Din Li


No. of Players:
2 - 4



Whereas a normal boardgame usually can be described quite well within the scope of a review by explaining which possibilities for action the players have on the gameboard, there always have been some unusual games which use their playing material in a rather uncommon way. Into this category of uncommon games falls the new HANS IM GLÜCK game Die Hängenden Gärten by Din Li, since it has no normal gameboard but only a plan on which the playing materials are presented. Whereas this alone is not really unusual, the striking difference to many other games is the way the players will use their playing cards...


In the game the players take up the role of landscape architects which compete to make the best design for the new Hanging Gardens. To reach this aim, each player receives a meagre starting equipment of one empty playing card showing six spaces of building space and five wooden temples. The rest of the playing cards are shuffled and placed face down on the overview board, with the top four cards being revealed and placed on four appropriate spaces. Finally, a pack of 49 scoring tokens is shuffled as well and placed as a face down pile, and now six of these scoring tokens are revealed and placed into three columns of two tokens each on the overview board.

Each player places his starting card in front of himself to start his own stretch of garden, and during his turn a player must chose one of the four available cards from the overview board and add it to his garden. Each of the cards is separated into two columns of three spaces, and each space may show either empty building space or one of four types of structures: terraces, parks, arcades or fountains. The new card which a player chooses then must be placed on top of an already placed card so that any structure has either an empty building space or an other structure below. This way, the cards will partly overlap and during the course of the game each player will develop a gridwork of cards since he will try to build coherent structures while at the same time expanding the total garden space by rotating the cards in a way so that most of the empty building spaces of a new card will not overlap an older card.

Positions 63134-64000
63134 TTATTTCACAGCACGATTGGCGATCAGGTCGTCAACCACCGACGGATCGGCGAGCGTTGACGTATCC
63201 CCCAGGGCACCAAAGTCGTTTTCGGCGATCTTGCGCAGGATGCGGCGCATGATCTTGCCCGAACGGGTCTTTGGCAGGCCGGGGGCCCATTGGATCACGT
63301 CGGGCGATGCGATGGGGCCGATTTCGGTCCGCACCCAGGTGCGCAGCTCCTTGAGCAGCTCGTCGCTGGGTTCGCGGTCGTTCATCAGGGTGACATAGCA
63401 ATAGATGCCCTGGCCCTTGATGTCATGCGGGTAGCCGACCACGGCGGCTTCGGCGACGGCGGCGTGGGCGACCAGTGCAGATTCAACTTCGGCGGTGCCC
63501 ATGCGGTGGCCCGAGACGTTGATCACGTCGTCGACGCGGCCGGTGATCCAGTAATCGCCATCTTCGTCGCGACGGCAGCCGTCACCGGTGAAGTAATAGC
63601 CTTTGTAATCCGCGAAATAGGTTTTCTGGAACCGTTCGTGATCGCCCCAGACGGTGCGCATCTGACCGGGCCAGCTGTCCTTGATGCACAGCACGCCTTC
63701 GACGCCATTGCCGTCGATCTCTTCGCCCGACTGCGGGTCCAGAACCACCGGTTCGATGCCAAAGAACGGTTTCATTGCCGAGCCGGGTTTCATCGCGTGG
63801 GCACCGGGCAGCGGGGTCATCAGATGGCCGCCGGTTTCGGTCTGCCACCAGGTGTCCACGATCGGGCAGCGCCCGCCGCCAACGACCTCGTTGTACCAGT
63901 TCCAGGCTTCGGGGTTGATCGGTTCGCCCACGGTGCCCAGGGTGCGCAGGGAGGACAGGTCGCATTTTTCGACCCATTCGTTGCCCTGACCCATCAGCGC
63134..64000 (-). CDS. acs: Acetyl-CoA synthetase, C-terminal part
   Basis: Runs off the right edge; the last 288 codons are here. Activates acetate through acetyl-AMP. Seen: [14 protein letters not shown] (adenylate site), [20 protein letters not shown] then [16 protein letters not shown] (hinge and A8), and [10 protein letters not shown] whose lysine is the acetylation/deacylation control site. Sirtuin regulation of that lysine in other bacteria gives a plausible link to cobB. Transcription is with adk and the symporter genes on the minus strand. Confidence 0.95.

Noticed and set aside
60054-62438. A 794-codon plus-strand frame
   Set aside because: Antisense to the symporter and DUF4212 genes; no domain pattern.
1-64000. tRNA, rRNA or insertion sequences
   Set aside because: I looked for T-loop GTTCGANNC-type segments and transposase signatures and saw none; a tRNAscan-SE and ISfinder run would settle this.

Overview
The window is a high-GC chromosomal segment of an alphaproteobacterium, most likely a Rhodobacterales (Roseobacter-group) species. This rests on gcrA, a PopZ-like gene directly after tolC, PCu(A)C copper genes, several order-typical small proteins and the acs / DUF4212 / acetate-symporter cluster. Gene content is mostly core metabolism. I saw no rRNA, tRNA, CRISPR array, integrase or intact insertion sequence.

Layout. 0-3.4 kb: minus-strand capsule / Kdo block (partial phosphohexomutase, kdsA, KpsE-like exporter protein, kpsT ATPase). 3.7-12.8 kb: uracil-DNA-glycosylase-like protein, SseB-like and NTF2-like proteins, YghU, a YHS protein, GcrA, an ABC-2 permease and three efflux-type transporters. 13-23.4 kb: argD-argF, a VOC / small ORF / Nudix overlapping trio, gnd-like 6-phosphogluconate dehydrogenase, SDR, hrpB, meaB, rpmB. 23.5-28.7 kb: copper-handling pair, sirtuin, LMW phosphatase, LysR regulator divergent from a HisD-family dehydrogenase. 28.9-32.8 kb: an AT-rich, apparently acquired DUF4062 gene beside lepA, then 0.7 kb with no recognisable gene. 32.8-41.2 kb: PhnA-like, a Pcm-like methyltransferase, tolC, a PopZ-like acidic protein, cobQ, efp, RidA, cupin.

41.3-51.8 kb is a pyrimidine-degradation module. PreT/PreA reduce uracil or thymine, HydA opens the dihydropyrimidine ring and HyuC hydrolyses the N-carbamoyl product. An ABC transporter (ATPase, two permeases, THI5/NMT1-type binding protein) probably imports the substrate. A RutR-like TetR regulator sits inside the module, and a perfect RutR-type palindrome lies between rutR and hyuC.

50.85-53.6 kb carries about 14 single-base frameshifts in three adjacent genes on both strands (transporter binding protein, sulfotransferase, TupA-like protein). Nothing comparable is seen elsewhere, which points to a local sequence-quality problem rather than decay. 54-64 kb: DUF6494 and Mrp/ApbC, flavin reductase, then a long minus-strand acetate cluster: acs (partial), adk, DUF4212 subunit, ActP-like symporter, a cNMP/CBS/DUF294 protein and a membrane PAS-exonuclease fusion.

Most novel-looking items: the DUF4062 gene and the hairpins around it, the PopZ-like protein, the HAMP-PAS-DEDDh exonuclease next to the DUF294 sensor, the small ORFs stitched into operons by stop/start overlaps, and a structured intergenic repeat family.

However, it will be the main aim of the players to design their gardens in a way that identical structures are on either horizontally or vertically neighbouring spaces. Whenever three or more identical structures have been placed adjacent to each other, the player may decide to put one of his temples at this major structure in order to effect an evaluation. Depending on the number of structures which make up the total composition, the player now is entitled to chose one of the scoring tokens either from the first, the first or the second, or the first, second or third row of scoring tokens on the overview board. Also, if the major structure contains six or more identical structures, the player even may draw an additional scoring token from the hidden pile.

Still, it is up to a player to decide whether he wants to place a temple or not. It is a matter of speculation whether a player feels that he still has a chance to enlarge the structure and thus affect a scoring in a later turn which might enable him to get a highly wanted scoring token from one of the latter columns, but it must be kept in mind that a temple may only be placed when a structure has been added to the major structure. So, bad luck may prevent such an enlargement in following turns. After his turn, a player draws a new card to replace the card in the display which he had chosen, and - in case a temple had been placed - a new scoring token is drawn as well.

The game continues with the players taking turns, enlarging their gardens, building new structures or splitting existing structures, and taking scoring tokens until the deck of cards has been used up. All scoring tokens gained by the players are kept in face-down stacks, and when the playing cards have been used up the final evaluation takes place.